Most whisky lovers have long been content with buying a bottle or two of their favorite label and building up a small collection. But as the demand for Scotch whisky soars globally, a growing number of whisky fanatics have started buying entire casks for up to $1.6-million.
Sales of Scotch whisky have been on a tear lately. Scotland’s distilleries are enjoying a boost from the surging popularity of the tipple as more people are drinking cocktails and hard liquors such as whisky, gin and tequila. But a newer trend has emerged: a sharp rise in the sales of casks bought by whisky collectors and investors, particularly in Asia. And many of those are turning to consultants to help find casks, with some collectors snapping up as many as 100 of them.
All Scotch is whisky made in Scotland and more than 90 per cent of it is sold abroad. Last year, those exports hit a record £4.37-billion ($7.29-billion), roughly equal to 1.23 billion bottles. Sales of rare Scotch whisky products, the favorite of collectors and investors, are up 46 per cent this year and on track to top £36-million, an eightfold increase in just five years. Interest has grown so much that earlier this year, a group in Sweden created the first publicly traded whisky fund to buy an inventory of bottles and casks for investors.
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“We’ve seen a strong growth in the cask sales over the last five years,” said Euan Mitchell, managing director of Isle of Arran Distillers Ltd. outside Glasgow. The company’s cask sales have gone from fewer than 100 annually to around 300 and this year it’s selling 700 casks from a new distillery that’s opening next year. Those casks cost £6,000 apiece and once the whisky is made, the barrels will be kept at the distillery for a minimum of 10 years to allow the booze to mature. After that, cask owners can either have their whisky bottled or kept in storage longer. They can also sell their cask at any time, opening up what Mr. Mitchell believes will be a lively secondary market. “People are actively looking at alternative places to invest their money and they see the cask offer as a fun investment, a lifestyle investment and something that’s going to be interesting to be part of as the whisky matures and changes over the years,” he said.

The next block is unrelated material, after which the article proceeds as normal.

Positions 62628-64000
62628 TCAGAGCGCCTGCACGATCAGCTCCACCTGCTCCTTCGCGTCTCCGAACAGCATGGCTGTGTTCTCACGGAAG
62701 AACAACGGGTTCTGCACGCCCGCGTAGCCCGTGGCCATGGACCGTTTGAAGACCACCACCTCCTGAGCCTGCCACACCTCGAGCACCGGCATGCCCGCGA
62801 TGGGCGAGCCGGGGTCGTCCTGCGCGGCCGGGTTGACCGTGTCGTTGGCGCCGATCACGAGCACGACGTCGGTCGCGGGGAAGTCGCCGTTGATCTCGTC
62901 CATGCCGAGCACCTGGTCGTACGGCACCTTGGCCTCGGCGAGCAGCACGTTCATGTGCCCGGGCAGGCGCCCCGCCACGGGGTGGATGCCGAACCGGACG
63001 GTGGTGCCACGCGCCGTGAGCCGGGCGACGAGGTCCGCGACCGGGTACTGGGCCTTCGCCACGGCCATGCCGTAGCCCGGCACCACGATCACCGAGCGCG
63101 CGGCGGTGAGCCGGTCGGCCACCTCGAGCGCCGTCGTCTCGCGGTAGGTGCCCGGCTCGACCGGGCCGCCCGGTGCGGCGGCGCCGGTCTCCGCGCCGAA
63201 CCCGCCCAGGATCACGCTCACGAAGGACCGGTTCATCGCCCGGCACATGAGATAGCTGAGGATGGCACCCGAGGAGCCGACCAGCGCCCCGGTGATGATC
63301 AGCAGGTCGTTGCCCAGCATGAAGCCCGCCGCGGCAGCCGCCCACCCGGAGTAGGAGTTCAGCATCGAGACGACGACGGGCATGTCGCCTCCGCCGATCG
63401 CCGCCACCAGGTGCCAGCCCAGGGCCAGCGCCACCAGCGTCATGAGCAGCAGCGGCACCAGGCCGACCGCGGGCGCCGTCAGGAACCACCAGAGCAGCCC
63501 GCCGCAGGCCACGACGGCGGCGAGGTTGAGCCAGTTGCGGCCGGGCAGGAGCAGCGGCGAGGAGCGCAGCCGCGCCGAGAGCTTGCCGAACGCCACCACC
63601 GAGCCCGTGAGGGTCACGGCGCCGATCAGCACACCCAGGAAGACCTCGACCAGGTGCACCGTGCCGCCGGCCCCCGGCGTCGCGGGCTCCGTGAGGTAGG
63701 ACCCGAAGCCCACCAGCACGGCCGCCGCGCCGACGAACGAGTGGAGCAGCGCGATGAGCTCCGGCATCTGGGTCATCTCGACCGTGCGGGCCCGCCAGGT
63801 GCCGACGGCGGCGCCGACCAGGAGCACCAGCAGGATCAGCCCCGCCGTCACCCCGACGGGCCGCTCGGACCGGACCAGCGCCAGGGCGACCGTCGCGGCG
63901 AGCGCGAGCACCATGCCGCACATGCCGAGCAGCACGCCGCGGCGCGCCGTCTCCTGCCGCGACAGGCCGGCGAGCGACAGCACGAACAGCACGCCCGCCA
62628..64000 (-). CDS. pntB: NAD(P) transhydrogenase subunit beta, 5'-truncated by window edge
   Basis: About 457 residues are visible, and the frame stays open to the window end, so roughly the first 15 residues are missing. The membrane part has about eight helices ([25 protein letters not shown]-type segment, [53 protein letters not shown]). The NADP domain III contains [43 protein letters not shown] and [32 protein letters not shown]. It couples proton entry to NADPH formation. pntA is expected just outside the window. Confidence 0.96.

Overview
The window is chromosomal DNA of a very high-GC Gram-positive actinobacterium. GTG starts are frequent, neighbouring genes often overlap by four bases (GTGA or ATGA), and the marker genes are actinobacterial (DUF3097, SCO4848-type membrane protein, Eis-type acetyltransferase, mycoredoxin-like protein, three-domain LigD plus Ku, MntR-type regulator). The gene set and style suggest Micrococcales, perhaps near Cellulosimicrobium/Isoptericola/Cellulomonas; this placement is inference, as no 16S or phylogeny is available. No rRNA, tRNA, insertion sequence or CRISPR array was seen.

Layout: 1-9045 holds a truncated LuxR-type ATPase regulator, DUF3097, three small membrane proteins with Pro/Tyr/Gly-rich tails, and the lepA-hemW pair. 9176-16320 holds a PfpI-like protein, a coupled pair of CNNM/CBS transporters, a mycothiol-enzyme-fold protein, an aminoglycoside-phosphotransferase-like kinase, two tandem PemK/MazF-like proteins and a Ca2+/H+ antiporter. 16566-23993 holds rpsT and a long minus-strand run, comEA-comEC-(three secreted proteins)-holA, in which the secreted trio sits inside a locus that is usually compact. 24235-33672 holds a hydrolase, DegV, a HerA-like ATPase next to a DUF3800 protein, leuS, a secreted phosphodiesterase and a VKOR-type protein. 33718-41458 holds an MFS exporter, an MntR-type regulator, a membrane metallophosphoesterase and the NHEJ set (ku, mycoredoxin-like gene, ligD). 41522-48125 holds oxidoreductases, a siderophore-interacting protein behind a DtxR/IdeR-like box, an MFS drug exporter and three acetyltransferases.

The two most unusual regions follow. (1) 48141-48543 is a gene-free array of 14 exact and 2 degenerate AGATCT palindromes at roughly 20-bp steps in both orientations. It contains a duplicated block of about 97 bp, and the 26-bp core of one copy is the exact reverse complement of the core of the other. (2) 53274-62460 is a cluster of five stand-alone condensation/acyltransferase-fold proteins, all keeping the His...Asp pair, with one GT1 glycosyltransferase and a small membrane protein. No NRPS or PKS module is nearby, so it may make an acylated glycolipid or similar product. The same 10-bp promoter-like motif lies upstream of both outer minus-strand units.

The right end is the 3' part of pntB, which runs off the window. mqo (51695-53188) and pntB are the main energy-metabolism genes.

Cask sales from top Scotch distilleries such as Macallan, Highland Park, Ardbeg and Bowmore have also become a key segment of the rare whisky business which has typically centered on bottle sales, according to a recent report from Rare Whisky 101, a Scottish firm that tracks the whisky market and brokers sales. “We forecast this part of the market will continue to develop quickly for connoisseurs, collectors and investors,” the report said. “To that end, we are now very active in sourcing casks of Scotch whisky, predominantly malt, ranging in age from 10 to over 50 years and covering all the regions, styles and iconic distilleries.” The firm added that it had already brokered cask deals worth £1-million and that some of its clients have acquired more than 100 casks.
Until now, buying casks wasn’t easy. Most distilleries have been loath to sell casks of mature Scotch whisky, preferring to bottle the liquor themselves and reap the larger profit from bottle sales. Some distilleries have arranged private cask sales to wealthy customers, but those deals have been rare. Several new distilleries have sold casks to help cover startup costs, since making whisky can take up to 20 years. But those deals also tended to be private and risky, since buyers couldn’t be certain the distillery would stay in business. Now, the market is about to open up to a wider clientele.